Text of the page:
Symantec released the latest edition of its Internet Security Threat Report (ISTR) on April 26, providing insight into security trends over the course of the past year. Among the big trends noted by Symantec in the 77-page report is a sharp increase in politically motivated attacks as well as an increase in ransomware payouts.
"Traditionally, most of the big attacks in any given year are economic espionage, and this past year they all seem to be politically motivated," Kevin Haley, director of Symantec Security Response, told eWEEK.
Among the political attacks discussed in the report is the Shamoon disk-wiping malware that attacked organizations in the Middle East, as well as attacks against the Democratic National Committee (DNC).
"Cyber-attacks seem to be politics by other means now," Haley said.
Email is now a primary method for attack delivery, according to Symantec. Haley said that in 2016, Symantec reported a 30 percent year-over-year drop in the volume of web-based attacks, as email attacks have risen. In 2016, one out of every 131 emails had malware in it, up from one in 220 in 2015.
"Attackers are taking advantage of social engineering and the ability to fool people," Haley said. "Email attacks are cheap, easy and they work."
Among the many popular attacks that can be delivered via email is ransomware, which is a 2016 security trend that multiple security vendors have made note of. Security firm SentinelOne claimed in a November 2016 report that 50 percent of organizations have responded to a ransomware campaign. Symantec reported 463,841 ransomware detections in 2016, up from 240,665 in 2015.
Not only has the volume of ransomware detection risen, so too has the average ransomware payout from $294 in 2015 up to $1,077 in 2016.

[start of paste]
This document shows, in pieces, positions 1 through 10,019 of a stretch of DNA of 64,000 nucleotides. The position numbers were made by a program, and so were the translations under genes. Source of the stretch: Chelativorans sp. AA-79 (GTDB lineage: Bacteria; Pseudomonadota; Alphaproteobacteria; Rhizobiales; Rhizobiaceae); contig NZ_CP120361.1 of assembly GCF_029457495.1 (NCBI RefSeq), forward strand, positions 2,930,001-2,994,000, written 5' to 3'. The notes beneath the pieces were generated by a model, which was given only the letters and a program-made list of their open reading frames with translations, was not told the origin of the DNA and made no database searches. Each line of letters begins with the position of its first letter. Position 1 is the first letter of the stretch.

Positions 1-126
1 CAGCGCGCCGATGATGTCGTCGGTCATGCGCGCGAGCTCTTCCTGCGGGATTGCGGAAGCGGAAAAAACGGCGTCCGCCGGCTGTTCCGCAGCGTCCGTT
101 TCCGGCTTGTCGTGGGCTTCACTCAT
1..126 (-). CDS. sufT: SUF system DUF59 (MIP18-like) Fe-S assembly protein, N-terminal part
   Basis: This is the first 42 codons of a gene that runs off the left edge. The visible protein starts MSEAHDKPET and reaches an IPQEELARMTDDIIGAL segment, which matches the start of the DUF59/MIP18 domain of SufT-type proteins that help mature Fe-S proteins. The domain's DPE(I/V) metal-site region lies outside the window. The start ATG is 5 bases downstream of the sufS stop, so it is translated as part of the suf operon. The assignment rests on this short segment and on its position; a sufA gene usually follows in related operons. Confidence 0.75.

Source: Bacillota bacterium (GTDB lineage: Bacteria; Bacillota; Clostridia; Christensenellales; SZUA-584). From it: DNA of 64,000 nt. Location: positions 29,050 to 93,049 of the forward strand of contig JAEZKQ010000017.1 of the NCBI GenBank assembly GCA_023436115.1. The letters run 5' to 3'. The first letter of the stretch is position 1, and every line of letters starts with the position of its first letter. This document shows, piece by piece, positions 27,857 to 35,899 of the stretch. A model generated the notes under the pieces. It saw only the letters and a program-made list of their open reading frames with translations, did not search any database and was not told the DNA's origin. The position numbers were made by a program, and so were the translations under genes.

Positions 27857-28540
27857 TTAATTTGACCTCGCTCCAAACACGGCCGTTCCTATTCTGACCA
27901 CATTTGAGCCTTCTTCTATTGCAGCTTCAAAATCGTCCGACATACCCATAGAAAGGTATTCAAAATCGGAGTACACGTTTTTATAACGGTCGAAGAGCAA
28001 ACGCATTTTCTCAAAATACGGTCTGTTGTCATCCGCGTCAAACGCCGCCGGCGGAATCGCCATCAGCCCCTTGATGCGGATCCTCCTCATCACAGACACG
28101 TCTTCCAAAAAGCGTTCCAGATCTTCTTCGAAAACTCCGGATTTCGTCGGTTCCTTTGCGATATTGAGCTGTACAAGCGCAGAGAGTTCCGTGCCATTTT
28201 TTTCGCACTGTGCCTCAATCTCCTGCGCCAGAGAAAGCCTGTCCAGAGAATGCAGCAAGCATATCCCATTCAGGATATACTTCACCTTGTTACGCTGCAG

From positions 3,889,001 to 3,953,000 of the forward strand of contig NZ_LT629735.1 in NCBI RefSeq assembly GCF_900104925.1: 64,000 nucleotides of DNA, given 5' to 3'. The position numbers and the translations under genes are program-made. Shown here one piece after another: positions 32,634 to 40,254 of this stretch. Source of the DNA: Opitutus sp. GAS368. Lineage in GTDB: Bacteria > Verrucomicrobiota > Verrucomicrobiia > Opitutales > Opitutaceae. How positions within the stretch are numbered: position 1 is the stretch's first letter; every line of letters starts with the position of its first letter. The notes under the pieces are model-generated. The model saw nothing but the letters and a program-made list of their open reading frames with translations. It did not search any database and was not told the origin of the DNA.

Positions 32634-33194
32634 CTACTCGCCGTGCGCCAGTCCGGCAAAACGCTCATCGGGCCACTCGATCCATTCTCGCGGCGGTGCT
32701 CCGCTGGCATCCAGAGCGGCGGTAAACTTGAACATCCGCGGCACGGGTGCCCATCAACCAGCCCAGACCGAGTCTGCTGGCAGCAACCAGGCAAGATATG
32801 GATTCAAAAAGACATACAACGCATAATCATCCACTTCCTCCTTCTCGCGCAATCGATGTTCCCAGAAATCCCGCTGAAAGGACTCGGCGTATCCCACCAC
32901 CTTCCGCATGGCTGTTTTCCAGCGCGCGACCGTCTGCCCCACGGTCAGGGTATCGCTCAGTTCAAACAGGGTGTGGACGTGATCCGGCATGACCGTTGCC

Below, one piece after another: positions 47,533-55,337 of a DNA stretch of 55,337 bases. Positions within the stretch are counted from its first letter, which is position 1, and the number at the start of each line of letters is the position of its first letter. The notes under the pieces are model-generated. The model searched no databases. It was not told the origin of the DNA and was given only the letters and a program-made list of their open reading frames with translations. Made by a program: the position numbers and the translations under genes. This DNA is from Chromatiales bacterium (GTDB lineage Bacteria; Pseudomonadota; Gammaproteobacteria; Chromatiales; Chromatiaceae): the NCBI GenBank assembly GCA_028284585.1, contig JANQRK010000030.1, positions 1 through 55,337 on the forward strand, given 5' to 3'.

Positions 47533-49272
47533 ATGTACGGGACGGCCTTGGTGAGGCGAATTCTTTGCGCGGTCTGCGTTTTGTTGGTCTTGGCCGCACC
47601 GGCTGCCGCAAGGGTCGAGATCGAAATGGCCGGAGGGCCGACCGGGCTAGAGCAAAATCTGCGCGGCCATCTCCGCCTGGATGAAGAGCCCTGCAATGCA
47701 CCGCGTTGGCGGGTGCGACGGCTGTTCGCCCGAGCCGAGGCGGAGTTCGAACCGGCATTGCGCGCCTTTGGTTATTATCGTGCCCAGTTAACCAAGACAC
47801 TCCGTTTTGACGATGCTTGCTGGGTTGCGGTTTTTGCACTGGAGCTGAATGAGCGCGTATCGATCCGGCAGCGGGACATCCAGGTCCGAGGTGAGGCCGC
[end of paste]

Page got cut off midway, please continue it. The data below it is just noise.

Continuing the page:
"We think the ransomware amount rose because so many people are willing to pay the ransom," Halley said.
Living Off the Land
A big change for Symantec in 2016 was the acquisition of Blue Coat for $4.65 billion, which also brought in new threat research. Haley said that Blue Coat's threat teams added new insights to the ISTR—most notable in the 2016 data is the use of Powershell for malicious attacks. Powershell is a commonly used Microsoft tool for configuration management and task automation; 95 percent of Powershell scripts that Blue Coat looked at were malicious.
"In the report we discuss the notion of living off the land, and it's the idea that attackers this year are using existing IT tools and commonly used programs to attack users," Haley said.
When it comes to Powershell, remediation isn't a simple process, since Powershell is on every Windows machine and is widely used for legitimate purposes. Haley said the same attributes that make Powershell a useful tool for IT users are ones that make it useful to attackers.
On a similar note, Symantec also observed a return in the use of Microsoft Office macros to attack users. In December 2016, Symantec saw a spike in Office macros, with over 350,000 detections in that month.
"Macros have come back because the bad guys have figured out how to get end users to turn macros back on," Haley said.
Symantec has seen a lot of email attacks with Word documents that include some unreadable text in it and is, advising users to enable macros to read the text, he said. As soon as users click to enable the macro, they get infected.
"Better defenses are needed, but the bad guys continue to take advantage of the end users," Haley said.
Haley expects that next year's ISTR will have a greater focus on internet of things (IoT) threats as the risks and attacks continue to rise. "We'll probably be talking in a year about something that none of us anticipated, where attackers have figured out a new way to make money," he said.